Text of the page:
Coordination of Cell Division by Regulated Protein Destruction
01 / 2007 - 01 / 2012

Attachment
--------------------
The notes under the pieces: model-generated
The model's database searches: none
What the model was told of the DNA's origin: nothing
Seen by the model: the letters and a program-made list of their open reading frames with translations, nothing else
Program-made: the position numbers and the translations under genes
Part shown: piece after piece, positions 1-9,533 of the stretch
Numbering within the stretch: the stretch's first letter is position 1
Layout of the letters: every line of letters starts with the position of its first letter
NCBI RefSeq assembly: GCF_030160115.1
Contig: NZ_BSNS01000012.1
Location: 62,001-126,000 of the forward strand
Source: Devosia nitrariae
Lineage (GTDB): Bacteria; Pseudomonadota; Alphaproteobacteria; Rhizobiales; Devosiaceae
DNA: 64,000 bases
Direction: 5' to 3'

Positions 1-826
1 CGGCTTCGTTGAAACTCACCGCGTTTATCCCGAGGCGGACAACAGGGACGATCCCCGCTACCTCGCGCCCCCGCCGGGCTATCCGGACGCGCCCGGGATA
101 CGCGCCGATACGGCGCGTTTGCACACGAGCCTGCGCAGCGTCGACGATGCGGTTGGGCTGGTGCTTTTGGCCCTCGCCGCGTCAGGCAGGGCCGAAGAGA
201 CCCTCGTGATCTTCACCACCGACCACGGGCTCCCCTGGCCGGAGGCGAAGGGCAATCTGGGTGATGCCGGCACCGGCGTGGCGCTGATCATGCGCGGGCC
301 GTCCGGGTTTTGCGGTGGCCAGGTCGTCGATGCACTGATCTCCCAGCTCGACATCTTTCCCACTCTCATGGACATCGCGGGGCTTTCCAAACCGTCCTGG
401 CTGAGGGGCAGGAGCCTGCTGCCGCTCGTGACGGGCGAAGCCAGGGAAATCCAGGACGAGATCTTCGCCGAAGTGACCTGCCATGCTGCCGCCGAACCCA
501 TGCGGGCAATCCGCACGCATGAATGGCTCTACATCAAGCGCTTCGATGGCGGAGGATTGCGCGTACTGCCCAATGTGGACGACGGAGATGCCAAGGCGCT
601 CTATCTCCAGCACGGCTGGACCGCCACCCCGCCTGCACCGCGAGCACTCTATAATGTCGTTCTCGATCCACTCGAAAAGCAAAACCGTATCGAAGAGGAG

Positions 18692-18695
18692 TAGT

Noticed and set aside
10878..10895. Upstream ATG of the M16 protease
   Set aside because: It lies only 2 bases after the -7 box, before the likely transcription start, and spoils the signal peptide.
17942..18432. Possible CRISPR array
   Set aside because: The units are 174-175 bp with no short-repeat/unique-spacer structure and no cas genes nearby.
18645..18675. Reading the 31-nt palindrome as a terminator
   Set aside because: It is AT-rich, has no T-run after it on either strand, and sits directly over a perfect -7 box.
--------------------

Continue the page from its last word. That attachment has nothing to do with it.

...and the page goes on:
During mitosis, the duplicated genome is irreversibly distributed over two newly formed cells. A multisubunit assemby -the Anaphase Promoting Complex or Cyclosome (APC/C)- ubiquitinates key regulatory proteins at highly defined mitotic time points. Poly-ubiquitination targets these APC/C substrates for rapid proteolysis by the 26S proteasome. Sequential degradation of APC/C substrates such as Cyclin A, Cyclin B1 and Securin orchestrates cell division with segregation of sister chromatids, essential to guarantee genomic integrity. The question remains how the APC/C recognizes a critical substrate at the right time. To address this important issue, I established an innovative, combinatorial approach of gene silencing, biochemistry and live cell imaging. Hereby, we identified a role for APC/C phosphorylation in controlling Cyclin A destruction. Furthermore, we discovered that APC3 coordinates Cyclin B1 and Securin destruction in metaphase. Our results show that individual subunits, phosphorylation events as well as the intracellular localization of APC/C-complexes contribute to substrate selection. My aim is to build a comprehensive model of how the APC/C coordinates cell division in human cells. I will focus on two central objectives: ? to reveal the contribution of individual subunits -and their regulatory domains- to specific APC/C activity; ? to identify critical determinants of substrate selection by the APC/C. In particular, we will determine complex formation between the APC/C and its substrates, and uncover spatio-temporal dynamics of the APC/C in live cells. This project will lead to the discovery and understanding of fundamental mechanisms by which the APC/C targets its substrates and coordinates cell division. It will also yield important insight into how the APC/C responds to cell cycle checkpoints. Finally, a molecular model of APC/C activity could create new opportunities to design anti-cancer drugs.